“Tango is a feeling waiting to be danced.... You can dance love, rage, happiness, pleasure, every mood.” Cacho Dante
“When a man walks smoothly, the woman dies in his embrace.” Javier Rodriguez
“Tango is about feeling and sensitivity, otherwise you are just doing gymnastics. You can do all the steps but it has to have the feeling and sensitivity of authentic tango.” Miguel Zotto
So say seasoned milongueros.
We get the point: Tango evokes feeling. Of some sort. In some way.
Since the comments are made by men, this is about as far as they go: the precise feelings never get explored too deeply.
And as Carlos Gavito, the quintessential sensualist, summated “You can teach steps. You can’t teach feelings.”
So we quickly revert back to fixating on the right way to position our feet or hold our partner or keep time with the music.
How do we dance feelings if we can’t say what we mean by feelings?
In my growing up world, feelings for men were simple. There were two types: those above the belt and those below the belt.
The below-the-belt feelings were pretty straightforward and certainly didn’t need any talking about, (except they did get an awful lot of talking about).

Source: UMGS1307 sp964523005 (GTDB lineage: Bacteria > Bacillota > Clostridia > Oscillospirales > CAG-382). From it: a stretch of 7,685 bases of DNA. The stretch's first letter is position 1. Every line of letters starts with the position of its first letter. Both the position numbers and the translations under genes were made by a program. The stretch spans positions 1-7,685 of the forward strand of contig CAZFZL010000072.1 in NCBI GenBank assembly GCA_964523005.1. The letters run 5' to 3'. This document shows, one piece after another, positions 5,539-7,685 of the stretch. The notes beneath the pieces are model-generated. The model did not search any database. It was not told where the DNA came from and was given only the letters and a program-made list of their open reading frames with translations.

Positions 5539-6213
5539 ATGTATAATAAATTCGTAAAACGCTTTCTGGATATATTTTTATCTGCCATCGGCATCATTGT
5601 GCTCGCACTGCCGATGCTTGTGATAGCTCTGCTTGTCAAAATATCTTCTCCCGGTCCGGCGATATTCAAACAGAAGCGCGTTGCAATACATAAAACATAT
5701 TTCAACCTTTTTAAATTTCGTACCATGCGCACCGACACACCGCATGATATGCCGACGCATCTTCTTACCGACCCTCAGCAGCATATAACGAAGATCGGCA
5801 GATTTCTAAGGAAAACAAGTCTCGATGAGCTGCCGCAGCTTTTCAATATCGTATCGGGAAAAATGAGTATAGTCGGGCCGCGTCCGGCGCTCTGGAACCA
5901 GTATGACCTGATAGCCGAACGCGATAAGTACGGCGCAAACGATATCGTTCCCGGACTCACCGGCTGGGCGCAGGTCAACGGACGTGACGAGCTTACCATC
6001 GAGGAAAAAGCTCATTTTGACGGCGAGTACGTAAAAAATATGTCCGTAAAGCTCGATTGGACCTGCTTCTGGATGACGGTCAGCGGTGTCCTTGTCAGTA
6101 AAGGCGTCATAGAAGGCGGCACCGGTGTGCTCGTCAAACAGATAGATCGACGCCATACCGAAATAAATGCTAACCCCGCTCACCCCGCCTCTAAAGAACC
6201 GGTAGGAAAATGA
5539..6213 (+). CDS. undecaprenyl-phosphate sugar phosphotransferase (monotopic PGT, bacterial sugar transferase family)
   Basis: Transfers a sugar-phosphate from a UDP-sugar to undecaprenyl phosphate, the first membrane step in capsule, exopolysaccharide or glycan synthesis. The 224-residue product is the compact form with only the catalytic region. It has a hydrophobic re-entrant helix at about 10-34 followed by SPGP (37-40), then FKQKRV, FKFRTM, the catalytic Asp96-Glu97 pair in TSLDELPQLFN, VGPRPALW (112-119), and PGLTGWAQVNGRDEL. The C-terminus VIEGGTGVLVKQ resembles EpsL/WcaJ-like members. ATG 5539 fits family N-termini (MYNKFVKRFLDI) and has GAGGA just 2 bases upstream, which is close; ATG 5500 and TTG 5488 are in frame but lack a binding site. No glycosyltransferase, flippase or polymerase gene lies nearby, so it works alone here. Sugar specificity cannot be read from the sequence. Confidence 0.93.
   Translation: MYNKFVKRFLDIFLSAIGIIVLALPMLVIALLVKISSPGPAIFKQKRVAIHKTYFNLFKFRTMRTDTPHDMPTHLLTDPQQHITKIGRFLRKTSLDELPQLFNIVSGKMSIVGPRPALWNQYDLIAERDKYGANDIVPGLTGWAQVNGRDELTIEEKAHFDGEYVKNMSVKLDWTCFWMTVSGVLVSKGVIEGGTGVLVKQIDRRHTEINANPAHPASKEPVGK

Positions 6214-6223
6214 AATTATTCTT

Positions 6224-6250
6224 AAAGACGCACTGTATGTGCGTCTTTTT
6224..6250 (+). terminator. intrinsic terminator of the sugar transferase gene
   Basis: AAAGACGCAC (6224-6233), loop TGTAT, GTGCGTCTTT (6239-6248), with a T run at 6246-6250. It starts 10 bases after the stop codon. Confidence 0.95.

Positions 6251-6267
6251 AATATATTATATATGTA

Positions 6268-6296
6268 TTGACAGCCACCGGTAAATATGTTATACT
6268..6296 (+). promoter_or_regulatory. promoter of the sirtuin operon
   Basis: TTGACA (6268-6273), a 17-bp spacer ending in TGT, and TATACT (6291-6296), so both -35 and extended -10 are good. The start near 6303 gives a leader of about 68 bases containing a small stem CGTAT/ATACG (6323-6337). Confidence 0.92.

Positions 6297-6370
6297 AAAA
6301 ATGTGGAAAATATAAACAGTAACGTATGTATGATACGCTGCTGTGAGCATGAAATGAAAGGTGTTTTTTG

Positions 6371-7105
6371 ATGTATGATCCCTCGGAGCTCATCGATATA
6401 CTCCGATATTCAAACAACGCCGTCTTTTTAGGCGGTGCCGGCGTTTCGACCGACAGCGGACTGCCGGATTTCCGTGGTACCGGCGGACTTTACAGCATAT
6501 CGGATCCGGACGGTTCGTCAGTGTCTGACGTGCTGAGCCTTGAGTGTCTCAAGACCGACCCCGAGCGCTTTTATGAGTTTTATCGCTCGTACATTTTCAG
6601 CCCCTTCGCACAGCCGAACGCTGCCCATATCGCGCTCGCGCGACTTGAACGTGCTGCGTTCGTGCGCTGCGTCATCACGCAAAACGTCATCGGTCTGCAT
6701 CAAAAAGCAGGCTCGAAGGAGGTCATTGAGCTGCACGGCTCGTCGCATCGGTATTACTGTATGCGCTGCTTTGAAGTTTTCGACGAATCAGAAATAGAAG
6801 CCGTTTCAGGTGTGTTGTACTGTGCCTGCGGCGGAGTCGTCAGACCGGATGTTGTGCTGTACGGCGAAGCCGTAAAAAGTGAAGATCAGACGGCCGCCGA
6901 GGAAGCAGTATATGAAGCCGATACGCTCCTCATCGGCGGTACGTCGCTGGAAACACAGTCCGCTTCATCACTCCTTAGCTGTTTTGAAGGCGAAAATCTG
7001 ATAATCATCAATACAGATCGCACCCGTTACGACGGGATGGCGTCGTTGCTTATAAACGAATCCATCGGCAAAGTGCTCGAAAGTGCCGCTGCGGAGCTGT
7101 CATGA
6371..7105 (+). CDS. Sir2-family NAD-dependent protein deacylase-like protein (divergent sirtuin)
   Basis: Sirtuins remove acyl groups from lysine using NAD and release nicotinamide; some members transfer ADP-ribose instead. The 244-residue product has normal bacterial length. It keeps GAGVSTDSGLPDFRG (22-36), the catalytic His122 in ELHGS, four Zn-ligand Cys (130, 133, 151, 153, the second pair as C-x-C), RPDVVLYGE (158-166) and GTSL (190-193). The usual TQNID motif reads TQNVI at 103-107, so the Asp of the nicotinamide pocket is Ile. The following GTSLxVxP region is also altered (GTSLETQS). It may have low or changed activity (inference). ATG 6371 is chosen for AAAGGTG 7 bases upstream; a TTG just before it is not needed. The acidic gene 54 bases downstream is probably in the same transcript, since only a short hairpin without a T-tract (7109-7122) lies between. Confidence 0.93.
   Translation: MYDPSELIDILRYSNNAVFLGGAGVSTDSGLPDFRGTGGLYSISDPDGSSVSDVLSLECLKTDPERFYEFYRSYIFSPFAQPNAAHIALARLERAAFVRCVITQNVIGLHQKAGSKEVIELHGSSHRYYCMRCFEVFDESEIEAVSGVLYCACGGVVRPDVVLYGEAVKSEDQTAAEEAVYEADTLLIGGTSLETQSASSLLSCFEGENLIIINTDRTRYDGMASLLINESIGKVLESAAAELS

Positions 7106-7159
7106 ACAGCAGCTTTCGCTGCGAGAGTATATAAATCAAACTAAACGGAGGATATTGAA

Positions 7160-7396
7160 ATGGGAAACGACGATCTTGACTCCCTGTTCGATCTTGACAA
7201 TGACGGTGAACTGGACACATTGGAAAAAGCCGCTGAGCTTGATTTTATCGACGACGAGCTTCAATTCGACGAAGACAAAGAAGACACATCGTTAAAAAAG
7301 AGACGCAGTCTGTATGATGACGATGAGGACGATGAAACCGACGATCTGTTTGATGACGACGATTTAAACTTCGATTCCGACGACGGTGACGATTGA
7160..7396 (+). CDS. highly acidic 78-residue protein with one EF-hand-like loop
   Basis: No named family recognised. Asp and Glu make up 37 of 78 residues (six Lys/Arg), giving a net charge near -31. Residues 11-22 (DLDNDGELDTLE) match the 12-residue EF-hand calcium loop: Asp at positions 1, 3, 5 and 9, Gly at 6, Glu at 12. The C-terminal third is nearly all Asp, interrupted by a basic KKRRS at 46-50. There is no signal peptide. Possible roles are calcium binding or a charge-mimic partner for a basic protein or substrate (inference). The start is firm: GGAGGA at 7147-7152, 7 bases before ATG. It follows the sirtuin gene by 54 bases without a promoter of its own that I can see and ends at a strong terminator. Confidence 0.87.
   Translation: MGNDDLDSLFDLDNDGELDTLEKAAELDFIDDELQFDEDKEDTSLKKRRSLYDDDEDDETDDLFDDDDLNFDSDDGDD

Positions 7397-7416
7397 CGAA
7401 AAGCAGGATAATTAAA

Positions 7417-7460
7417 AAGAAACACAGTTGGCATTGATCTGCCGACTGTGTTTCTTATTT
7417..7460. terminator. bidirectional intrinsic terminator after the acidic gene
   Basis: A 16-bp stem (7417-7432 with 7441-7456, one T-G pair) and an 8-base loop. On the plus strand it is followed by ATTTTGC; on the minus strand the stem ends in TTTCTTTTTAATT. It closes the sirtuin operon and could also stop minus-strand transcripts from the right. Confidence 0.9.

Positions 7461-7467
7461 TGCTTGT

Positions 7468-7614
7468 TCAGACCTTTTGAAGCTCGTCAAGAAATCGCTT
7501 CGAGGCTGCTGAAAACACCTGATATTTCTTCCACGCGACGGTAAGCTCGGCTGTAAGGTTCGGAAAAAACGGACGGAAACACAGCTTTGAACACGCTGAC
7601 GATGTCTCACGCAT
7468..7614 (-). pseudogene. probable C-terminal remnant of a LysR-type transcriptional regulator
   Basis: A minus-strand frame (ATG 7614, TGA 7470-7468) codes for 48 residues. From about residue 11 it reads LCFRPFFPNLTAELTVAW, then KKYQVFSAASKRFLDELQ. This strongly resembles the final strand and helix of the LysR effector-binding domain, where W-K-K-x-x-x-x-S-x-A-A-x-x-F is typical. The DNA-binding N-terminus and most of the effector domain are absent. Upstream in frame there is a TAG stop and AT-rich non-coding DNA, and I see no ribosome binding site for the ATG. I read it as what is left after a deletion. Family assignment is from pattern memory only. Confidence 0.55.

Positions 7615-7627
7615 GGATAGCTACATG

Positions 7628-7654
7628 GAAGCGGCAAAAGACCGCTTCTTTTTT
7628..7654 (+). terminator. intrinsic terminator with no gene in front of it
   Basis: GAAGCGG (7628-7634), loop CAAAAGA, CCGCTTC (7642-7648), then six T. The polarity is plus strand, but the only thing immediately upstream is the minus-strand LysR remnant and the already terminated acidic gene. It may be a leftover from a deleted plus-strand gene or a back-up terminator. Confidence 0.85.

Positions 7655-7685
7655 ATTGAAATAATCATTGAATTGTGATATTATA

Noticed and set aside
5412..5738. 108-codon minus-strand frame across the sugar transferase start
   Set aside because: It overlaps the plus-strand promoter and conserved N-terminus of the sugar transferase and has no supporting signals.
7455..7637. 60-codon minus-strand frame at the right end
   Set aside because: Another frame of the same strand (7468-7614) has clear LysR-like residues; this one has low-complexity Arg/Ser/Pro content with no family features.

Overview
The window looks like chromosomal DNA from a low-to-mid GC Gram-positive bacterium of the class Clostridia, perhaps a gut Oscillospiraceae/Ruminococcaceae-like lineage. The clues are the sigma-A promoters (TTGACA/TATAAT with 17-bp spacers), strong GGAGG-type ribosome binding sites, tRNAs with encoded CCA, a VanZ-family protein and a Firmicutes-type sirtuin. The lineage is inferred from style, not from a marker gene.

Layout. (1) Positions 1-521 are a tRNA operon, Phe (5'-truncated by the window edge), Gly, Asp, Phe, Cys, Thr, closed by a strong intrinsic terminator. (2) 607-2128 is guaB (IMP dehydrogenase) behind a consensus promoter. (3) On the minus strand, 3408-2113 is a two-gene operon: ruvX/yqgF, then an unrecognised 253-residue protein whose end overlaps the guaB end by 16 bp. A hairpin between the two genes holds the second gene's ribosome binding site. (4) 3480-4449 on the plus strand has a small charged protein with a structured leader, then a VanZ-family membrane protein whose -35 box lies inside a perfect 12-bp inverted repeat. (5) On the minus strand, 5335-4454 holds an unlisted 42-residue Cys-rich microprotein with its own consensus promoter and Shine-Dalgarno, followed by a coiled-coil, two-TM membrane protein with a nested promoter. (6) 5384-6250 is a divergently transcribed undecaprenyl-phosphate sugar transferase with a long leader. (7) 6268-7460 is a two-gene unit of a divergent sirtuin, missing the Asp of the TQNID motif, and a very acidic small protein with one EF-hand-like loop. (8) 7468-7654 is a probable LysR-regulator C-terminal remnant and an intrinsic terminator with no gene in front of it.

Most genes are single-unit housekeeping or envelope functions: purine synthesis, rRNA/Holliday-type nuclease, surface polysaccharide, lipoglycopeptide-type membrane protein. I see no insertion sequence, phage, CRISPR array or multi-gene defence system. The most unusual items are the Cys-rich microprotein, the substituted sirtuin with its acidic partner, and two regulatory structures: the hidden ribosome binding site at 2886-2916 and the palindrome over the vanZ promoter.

As for above-the-belt feelings, there were two types - angry and sad. If something else surfaced that didn’t fit neatly into those two categories it got stuffed below the belt. Even anger often got stuffed below the belt (hence the ubiquity of sexual abuse).
Certainly the subject of feelings is more complex than that?
I continue to struggle with this conflixion on and off the dance floor. In fact, one of the enduring appeals of tango for me is that it turns the world of feelings inside out. It forced me into situations where my gut reaction is entirely inappropriate or inaccurate. My instinctual responses to my partner, to the music, to the dance, no longer tuck neatly into my above-the-belt, below-the-belt psychology.
It took awhile (actually several years!) but eventually I figured out that it was silliness to interpret the physical closeness of my dance partner as a sexual overture. Nor did my warming up - physically and emotionally - carry any romantic or sexual undercurrents.
So then, back to our question?
What are these feelings that I nurture when dancing tango?
Do they matter?
Do they impact my dancing in anyway?
Are they merely a distraction from focusing on steps?
Can they infuse my dance with more energy, intensity?
Can I learn relational dynamics from the dance floor?
For me, there is no outer dance if there is no inner dance. In fact, I have learned that I am physically incapable of dancing if there is no internal resonance to the music and my dance partner. Why is that?
On to my next blog ...